A new, even stronger fortress with more towers was built over the groundwork of the first fortress in the end of the 3rd c. and the beginning of the 4th c. Considerable areas of lands, also enclosed by a fortress, were added too. The last fortification of the city, before it was included in the borders of the First Bulgarian Kingdom, was made under the reign of Emperor Justinian I (527-565). A second wall glued to the existing one was added, along with new peaked towers. An outer protective belt was added at a distance of 20 m from the main fortress.
The St. Sofia basilica before its reconstruction
The St. Sofia church nowadays
In Roman times Serdica was one of the pillars of urbanization in the Balkans. In Tabula Peutingeriana, a guidebook about the Roman Empire in the 2nd c. and the beginning of the 3rd c., Serdica (Sertica) was described as a big and significant town which fortress had two towers. The town was particularly famous in the period between the 4th c. and the 6th c. due to the spreading and strengthening of Christianity. Emperor Constantine the Great spent 13 years in Serdica. He used alledgedly to exclaim „Sedica is my Rome!“. The name Serdica is mentioned in Christian writings as the venue of one of the first Ecumenical councils (in 343), which history and religion remember as the Council of Serdica. The Council, which made important decisions about the fate of Christianity relating to Arianism, was believed to have taken place in the St Sophia Church, named after the God’s Great Wisdom, now one of the most important symbols of Sofia.
It was most probably its central location in the middle of the Balkan Peninsula that gave to the city its new name, Sredets (middle part) after Bulgarian Khan Kroum conquered it in 809. Sredets kept the relics of Saint Ivan of Rila, transferred there, in a solemn ceremony in 946 and their presence was believed to have blessed the town.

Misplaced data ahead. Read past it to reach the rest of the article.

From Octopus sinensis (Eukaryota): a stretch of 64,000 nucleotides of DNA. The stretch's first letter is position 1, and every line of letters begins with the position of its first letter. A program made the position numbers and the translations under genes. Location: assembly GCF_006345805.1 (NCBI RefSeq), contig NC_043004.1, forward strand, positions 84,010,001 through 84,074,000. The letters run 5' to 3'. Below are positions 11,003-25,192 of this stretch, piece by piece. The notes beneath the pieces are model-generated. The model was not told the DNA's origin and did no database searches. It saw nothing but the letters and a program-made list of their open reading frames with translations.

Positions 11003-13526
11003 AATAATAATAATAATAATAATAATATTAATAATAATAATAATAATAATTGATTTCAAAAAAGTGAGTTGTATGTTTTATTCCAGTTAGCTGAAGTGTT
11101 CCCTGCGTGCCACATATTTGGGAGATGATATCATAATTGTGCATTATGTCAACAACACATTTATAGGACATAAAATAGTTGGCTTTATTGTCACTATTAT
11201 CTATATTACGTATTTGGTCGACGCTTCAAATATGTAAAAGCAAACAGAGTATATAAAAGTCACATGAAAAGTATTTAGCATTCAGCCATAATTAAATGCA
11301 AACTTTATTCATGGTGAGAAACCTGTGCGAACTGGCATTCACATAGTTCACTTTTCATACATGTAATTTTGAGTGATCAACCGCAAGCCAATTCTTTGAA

During the two centuries of Byzantine rule, the town acquired once more a new name, Triaditsa or Tralitsa, relating to the Holy Trinity. There is ample evidence of the city amazing vitality, it was never abandoned, it has risen from the ashes many times, to become one of the eternal European cities.
Today, the territory of ancient Serdica and medieval Sredets enjoys the status of a Historical and archaeological reserve with four protected zones. The historical layers are extremely rich. The extraordinary and universal value of this heritage is further advanced by the proliferation of exceptional monuments of culture from Antiquity, the Middle Ages, the time following the Liberation and the 20th century. The new General Urban Plan of Sofia contains a motion to include Sofia’s historical centre in the World Heritage List.
It is an accepted fact that the central core– the „heart of the city“—is the most valuable tourist resource of the capital. The city has however a great potential for up-graded cultural routes. Within the boundaries of the city centre, 14 group and 829 single architectural and archaeological sites have received the status of cultural heritage monuments. Outside the city centre there are further 110 archaeological and 465 single monuments of culture. Opportunities exist of developing themed routes like „Ancient Serdica“, „Medieval Sredets“, „In Sofia during the 20th c.“, „The Secession in Sofia“, „The Gardens“.
Special events focusing on national holidays, celebrations of patron saints of the capital, folklore festivals, orthodox customs and rites, traditional Bulgarian cuisine and fine wines are resourceful opportunities to promote the destination.
The Boyana church—mural paintings
The Boyana Church with the surrounding reserve area is included in the UNESCO World Cultural Heritage List The church, built in three stages, is located at the foothills of the Vitosha Mountain. The oldest part was built in the end of the 10th c. or the beginning of the 11th c. The fame of the Boyana Church can the attributed to a large extent to its preserved murals. The frescoes depict the Bulgarian Saint Ivan of Rila, Tzar Constantine and his wife Irina as well as church founder sebastocrator Kaloyan and his wife Dessislava. These are considered the first portraits of the Bulgarian medieval painting.